As China advances its land system reform, proceeds from land sales will be used primarily for rural development, agriculture, and support for farmers. In urban areas, long-term policies will be introduced on a larger scale to tackle real estate market speculation. Tier three and tier four cities will see dwindling land revenues. Debt risks will rise and construction projects may be put on hold. How does a local government realize a trade-off between reform, development, and stability?

Examples like these show that to avoid “sudden policy shifts” and “achieve the twin goals of economic recovery and risk prevention”, it is important to appreciate the full extent of China’s financial risks and always bear in mind the general picture and the three tasks of reform, development and stability in determining the pace of risk mitigation.

First, the definition of financial risks must be well understood. The risks or hidden dangers we usually talk about in relation to the financial system are the risks and losses that have not shown themselves. When a borrower defaults, losses are incurred and the risk ceases to be a hidden one but becomes real. The only question left is whether it will be the debtor or creditor who suffers the losses.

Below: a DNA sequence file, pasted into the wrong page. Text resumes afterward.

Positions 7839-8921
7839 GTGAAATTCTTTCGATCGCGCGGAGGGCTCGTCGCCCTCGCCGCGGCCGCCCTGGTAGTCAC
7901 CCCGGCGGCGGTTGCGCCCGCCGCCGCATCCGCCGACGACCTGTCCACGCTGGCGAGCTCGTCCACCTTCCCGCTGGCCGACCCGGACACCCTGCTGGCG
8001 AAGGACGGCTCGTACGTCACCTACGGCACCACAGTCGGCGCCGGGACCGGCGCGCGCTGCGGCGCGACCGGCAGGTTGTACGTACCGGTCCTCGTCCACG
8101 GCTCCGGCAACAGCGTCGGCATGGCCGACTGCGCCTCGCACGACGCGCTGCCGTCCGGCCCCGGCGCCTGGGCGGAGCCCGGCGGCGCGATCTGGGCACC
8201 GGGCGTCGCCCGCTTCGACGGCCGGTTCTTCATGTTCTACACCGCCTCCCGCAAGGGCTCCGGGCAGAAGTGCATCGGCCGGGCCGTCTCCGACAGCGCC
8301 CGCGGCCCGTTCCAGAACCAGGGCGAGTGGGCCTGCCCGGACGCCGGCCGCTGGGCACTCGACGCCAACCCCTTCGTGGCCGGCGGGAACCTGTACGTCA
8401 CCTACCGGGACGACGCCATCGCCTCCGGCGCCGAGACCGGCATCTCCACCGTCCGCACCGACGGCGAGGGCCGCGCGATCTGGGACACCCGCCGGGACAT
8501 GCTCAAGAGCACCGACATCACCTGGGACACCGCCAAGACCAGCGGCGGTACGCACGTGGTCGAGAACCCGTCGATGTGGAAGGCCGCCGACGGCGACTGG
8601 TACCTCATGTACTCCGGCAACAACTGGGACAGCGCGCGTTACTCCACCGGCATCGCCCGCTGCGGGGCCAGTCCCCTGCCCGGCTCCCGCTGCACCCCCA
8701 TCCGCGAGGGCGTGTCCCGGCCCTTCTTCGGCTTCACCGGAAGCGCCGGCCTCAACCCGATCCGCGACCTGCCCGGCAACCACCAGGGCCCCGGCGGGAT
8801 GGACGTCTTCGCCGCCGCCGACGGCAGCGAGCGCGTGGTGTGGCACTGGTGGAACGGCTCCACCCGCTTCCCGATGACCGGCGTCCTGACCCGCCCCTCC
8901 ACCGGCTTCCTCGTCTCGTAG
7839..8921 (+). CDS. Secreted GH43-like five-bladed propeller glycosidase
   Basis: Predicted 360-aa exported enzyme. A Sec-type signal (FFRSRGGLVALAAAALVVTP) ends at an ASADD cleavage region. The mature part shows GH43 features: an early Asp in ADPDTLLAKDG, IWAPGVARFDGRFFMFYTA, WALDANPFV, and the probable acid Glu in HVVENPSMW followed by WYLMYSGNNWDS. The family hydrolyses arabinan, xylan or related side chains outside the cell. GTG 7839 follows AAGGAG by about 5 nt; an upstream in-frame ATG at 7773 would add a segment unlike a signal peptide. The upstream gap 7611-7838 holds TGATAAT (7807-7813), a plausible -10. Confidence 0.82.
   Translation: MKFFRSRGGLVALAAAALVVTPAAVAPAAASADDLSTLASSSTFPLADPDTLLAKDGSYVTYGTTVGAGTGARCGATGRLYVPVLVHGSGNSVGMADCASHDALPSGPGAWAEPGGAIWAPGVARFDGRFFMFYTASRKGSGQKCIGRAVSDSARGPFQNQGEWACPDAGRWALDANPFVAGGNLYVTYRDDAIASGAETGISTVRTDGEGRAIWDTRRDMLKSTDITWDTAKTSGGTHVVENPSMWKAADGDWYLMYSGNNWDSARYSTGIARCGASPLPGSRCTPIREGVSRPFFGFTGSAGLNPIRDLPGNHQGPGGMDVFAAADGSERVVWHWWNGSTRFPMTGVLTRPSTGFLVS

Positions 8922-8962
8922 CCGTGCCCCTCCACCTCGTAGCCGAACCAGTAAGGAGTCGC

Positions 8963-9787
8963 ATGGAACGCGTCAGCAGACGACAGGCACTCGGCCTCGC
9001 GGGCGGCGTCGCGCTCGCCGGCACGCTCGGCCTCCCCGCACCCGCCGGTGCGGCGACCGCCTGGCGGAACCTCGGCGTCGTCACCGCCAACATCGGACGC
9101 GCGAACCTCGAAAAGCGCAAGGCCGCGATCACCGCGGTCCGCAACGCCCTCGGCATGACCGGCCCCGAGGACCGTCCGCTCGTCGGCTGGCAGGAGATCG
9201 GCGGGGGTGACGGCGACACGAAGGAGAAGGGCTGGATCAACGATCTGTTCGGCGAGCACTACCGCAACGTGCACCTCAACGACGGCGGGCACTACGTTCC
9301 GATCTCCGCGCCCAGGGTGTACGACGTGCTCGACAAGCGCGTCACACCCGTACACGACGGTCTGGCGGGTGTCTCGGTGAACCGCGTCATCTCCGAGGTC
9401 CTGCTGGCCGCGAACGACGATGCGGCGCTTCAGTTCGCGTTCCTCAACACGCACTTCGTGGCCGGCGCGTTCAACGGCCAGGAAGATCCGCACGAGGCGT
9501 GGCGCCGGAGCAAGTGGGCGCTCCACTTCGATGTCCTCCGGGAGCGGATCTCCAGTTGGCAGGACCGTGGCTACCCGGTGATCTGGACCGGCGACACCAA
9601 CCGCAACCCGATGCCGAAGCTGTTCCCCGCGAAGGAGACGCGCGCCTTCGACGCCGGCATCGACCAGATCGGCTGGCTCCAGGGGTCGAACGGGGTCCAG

Second, what happens when a risk is exposed and requires handling? It means someone will pay. Someone’s balance sheet will suffer. The question of “who” is critical. Macro-economic regulators must always ask themselves whose balance sheet will be affected by a certain risk, which credit policies will be undermined, and what the impact will be on the macro-economy and reform programs. Individual investors cannot always be shielded from losses; but, for the sake of social stability, it must be clear what kind of losses must be borne by them and to what extent they can bear them. When businesses are the ones to pay and small and medium-sized enterprises are already shunned by financiers, regulators must remember they have the responsibility to protect the operation of market entities. They must decide whom to protect. When it is a local government who should pay and it is dependent on central government handouts, how will it find the resources to pay? Will it be forced to sell its office building or try some undesirable means? If these risks cannot be contained at the lower levels but have to be transferred to the central government, what is the maximum deficit target the National People’s Congress may pass? If raising budget deficit alone is not enough and bonds have to be issued, what is the best way to divide the debt burden between the two? To what extent can we increase the deficit without threatening national economic security? If commercial banks suffer losses and compromise their asset quality, how will the stock market react? When all responsible parties have paid and still some risks have to be handled by the monetary policy of the central bank, we all know what that means. To put it simply, risk management is about taking losses, reducing private funds, and putting downward pressure on the economy. If rigid payment is always expected, market cannot effectively allocate resources; but if rigid payment is not going to happen, regulators need to understand to whom the losses will happen and be fully prepared.